Resource Library

ENCYCLOPEDIC ENTRY
ENCYCLOPEDIC ENTRY

The Nok Culture

The Nok Culture

The Nok were one of the earliest iron-working societies from western Africa, but they are also known for their pottery.

Grades

5 - 8

Subjects

Ancient Civilizations, Geography, Human Geography, Social Studies

Image

Nok Terracotta Bas-relief Sculpture

Not much is known of the Nok culture other than its iron works and terracotta sculptures, like this bas-relief.

Photograph by DeAgostini/Getty Images

The Nok culture was one of the earliest known societies of Western Africa. It existed in modern-day Nigeria from around 500 B.C.E. to 200 C.E. The Nok farmed crops and used iron tools. Historians and archaeologists refer to this culture as the Nok culture because artifacts were first discovered near the modern Nigerian town of Nok. Nok culture is known for its unique terracotta sculptures and its early iron working.

In Nigeria in 1943, a visitor came to archaeologist Bernard Fagg and drew his attention to some unique-looking artifacts, which Fagg and his colleagues eventually determined belonged to a then-unknown culture now known as the Nok. These artifacts are mostly terracotta sculptures of human heads, human figures, and animals. One of the identifying characteristics of Nok sculptures is the triangular or oval-shaped eyes on human faces. Human figures also often have elaborate hair styles. Typically, humans are depicted seated, with their hands on their knees.

Archaeologists have analyzed the clay used by Nok people in their sculptures and discovered that all the clay likely came from the same source, suggesting that a central authority controlled the supply. Nok sculptures have been found across an area over 78,000 square kilometers (30,116 square miles), suggesting these artists, although they received their clay from a central source, were part of an expansive civilization.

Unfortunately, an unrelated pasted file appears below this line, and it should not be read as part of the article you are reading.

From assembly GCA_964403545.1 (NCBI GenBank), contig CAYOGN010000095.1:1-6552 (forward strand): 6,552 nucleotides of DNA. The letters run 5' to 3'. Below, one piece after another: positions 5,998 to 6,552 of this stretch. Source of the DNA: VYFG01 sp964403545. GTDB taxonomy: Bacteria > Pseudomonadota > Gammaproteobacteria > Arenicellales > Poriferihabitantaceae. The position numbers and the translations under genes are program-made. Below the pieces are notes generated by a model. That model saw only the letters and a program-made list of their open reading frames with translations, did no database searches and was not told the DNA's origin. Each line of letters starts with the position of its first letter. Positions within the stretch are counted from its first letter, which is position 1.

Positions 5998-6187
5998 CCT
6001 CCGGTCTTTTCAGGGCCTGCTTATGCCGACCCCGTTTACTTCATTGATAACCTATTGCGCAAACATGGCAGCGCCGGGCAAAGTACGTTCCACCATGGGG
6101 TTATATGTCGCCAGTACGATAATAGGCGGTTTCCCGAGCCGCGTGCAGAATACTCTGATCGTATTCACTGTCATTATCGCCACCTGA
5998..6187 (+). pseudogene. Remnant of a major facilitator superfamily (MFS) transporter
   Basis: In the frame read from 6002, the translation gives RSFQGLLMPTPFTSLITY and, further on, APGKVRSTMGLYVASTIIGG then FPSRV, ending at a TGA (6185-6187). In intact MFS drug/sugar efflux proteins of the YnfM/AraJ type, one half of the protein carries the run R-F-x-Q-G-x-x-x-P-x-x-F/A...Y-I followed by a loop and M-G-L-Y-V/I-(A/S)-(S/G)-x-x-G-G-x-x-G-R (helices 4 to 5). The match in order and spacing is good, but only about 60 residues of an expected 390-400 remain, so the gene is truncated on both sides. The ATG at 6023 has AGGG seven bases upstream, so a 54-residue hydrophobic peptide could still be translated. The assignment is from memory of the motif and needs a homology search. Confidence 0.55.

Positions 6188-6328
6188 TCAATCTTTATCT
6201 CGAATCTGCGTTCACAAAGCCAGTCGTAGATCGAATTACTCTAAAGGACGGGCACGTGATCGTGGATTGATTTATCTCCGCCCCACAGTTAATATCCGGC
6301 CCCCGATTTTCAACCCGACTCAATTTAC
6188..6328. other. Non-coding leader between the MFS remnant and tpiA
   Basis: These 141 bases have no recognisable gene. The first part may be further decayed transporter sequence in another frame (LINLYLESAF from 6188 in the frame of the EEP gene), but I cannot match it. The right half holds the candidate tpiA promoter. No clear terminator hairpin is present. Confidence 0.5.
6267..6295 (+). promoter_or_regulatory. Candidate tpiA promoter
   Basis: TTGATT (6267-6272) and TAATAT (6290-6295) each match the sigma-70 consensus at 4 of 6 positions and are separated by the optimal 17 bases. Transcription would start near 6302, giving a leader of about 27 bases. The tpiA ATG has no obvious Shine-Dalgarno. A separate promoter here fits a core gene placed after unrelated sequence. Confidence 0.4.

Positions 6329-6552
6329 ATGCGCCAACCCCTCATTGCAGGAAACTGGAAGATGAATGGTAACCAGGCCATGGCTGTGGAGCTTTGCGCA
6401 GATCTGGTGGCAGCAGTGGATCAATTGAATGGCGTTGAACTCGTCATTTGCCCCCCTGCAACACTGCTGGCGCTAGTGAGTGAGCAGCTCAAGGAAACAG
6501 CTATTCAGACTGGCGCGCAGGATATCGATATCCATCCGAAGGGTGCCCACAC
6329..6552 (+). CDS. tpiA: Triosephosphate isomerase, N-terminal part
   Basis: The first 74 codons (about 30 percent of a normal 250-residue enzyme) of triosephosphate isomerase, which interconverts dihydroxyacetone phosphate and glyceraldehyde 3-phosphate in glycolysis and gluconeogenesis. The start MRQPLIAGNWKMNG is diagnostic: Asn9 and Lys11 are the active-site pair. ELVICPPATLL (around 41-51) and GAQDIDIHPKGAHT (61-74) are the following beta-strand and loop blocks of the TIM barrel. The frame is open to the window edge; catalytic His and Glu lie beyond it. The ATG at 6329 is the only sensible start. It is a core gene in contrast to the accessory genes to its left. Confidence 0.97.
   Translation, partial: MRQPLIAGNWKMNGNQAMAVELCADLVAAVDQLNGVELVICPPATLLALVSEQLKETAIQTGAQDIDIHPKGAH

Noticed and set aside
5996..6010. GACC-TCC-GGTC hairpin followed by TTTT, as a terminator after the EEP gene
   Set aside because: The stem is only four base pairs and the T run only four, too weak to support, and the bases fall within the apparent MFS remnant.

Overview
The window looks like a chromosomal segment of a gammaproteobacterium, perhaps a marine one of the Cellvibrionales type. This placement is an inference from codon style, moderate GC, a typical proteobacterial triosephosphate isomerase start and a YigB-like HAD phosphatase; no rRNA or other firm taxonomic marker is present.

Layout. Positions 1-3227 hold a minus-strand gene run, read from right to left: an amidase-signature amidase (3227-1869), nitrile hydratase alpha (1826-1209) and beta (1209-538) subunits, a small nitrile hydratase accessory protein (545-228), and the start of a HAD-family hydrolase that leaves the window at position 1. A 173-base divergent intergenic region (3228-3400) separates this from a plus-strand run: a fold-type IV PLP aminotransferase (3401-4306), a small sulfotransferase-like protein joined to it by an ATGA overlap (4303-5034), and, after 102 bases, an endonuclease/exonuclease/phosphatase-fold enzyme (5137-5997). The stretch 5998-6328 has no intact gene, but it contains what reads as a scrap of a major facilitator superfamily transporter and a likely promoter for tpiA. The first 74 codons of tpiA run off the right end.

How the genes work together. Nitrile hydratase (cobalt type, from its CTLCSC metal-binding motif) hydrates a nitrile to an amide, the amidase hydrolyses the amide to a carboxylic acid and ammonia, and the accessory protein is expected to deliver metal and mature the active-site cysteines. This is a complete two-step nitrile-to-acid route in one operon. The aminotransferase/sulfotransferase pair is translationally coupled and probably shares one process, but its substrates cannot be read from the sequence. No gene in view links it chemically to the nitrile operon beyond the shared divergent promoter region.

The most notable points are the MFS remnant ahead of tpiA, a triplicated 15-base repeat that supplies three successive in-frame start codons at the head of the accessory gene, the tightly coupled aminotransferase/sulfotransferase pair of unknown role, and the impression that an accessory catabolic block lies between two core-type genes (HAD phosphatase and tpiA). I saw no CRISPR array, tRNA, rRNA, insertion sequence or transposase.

Another important characteristic of the Nok culture is their use of iron technology. There is evidence of iron working in the region dating back to at least the fourth century B.C.E., and possibly even earlier. In the village of Taruga, Nigeria, archaeologists have found no fewer than 13 iron-smelting furnaces. Archaeologists have also discovered other iron artifacts from the Nok, like farming tools and weapons. However, while the Nok certainly had iron-smelting technology, they also used stone tools as well as metal, which suggests that metal materials were scarce and not widespread. The Nok are significant for being one of very few civilizations in the world that transitioned from stone tools straight to iron tools without first learning how to make copper or bronze tools.

The legacy of the Nok people is difficult to determine due to the mystery around their identity and origins. Some believe that the Nok’s artistry influenced the beautiful metalwork of the Ife people, who later lived in the area of Nigeria. The Ife people (who lived around the 11th – 15th centuries C.E.) were famous for detailed and lifelike metal sculptures of human heads. However, it is still unclear whether the Nok art and metal working influenced later African societies like the Ife. Aside from what we can learn from their terracotta artwork, most details of Nok culture, society, and social organization remain unknown.

Media Credits

The audio, illustrations, photos, and videos are credited beneath the media asset, except for promotional images, which generally link to another page that contains the media credit. The Rights Holder for media is the person or group credited.

Director
Tyson Brown, National Geographic Society
Author
National Geographic Society
Production Managers
Gina Borgia, National Geographic Society
Jeanna Sullivan, National Geographic Society
Program Specialists
Sarah Appleton, National Geographic Society, National Geographic Society
Margot Willis, National Geographic Society
Producer
Clint Parks
other
Last Updated

May 20, 2022

For information on user permissions, please read our Terms of Service. If you have questions about licensing content on this page, please contact ngimagecollection@natgeo.com for more information and to obtain a license. If you have questions about how to cite anything on our website in your project or classroom presentation, please contact your teacher. She or he will best know the preferred format. When you reach out to him or her, you will need the page title, URL, and the date you accessed the resource.

Media

If a media asset is downloadable, a download button appears in the corner of the media viewer. If no button appears, you cannot download or save the media.

Text

Text on this page is printable and can be used according to our Terms of Service.

Interactives

Any interactives on this page can only be played while you are visiting our website. You cannot download interactives.

Related Resources